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Posted: Wed Jan 09, 2019 11:03 am
During the first lecture, Dr. Lavelle noted that the products were more stable than the reactants? Is this ALWAYS the case? Or was it simply because the diagram he drew was exothermic?
Posted: Wed Jan 09, 2019 11:32 am
It depends on the K. When the products are more stable more will be produced, meaning that the K will be larger. When the reactants are more stable they will wish to not react as much, thus there will be more reactants and thus K will be smaller. So to answer your question, no, the product is not always more stable.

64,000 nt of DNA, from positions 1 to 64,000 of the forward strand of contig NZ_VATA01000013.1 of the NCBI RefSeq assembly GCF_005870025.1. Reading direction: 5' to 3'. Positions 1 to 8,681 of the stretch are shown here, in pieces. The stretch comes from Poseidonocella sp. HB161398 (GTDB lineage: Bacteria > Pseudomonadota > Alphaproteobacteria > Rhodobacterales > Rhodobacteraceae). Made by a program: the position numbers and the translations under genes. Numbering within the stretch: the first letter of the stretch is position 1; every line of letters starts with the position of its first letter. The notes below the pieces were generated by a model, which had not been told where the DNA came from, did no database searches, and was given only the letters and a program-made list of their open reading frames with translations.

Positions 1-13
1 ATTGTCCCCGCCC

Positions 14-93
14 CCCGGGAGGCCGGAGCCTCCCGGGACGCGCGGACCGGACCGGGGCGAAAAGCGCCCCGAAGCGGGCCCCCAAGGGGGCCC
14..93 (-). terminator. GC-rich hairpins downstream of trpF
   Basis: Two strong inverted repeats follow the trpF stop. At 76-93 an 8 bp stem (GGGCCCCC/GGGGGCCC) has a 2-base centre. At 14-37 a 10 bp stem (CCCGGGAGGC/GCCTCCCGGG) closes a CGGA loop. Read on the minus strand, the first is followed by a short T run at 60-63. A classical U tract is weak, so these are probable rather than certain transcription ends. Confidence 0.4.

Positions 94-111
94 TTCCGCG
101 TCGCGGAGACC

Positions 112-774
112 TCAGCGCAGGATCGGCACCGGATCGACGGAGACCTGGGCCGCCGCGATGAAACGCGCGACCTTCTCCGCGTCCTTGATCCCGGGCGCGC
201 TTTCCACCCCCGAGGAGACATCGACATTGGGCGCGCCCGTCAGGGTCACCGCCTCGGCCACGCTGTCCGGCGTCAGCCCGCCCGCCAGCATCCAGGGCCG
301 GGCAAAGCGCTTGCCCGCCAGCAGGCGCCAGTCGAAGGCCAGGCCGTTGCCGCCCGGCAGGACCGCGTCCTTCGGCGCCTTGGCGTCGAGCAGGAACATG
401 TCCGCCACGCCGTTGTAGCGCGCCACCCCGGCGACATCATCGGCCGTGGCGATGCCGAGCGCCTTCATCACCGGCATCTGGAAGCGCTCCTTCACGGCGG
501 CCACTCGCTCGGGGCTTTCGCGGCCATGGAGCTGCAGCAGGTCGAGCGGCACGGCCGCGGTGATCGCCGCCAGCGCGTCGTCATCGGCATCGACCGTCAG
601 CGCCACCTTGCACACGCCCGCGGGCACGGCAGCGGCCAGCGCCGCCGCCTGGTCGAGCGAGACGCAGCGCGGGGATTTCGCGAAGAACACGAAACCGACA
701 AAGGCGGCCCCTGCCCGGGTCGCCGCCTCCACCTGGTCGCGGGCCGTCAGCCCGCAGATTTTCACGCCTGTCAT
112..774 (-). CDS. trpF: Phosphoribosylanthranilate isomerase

Posted: Wed Jan 09, 2019 3:28 pm
Reactions will try to reach the most stable state as it reaches equilibrium. If products are more stable, more products will be produced and its concentration will be higher than the reactant concentration. This leads to a Higher K value. If reactants are more stable, the reactants will not react as much and its concentration will be higher than the product concentration. This leads to a smaller K value.
Posted: Wed Jan 09, 2019 4:07 pm
Products are not always more stable than reactants. In his example the K value just happened to be large, meaning the reaction favors the products. Reactants can also be more stable than reactants, which would mean a smaller K value.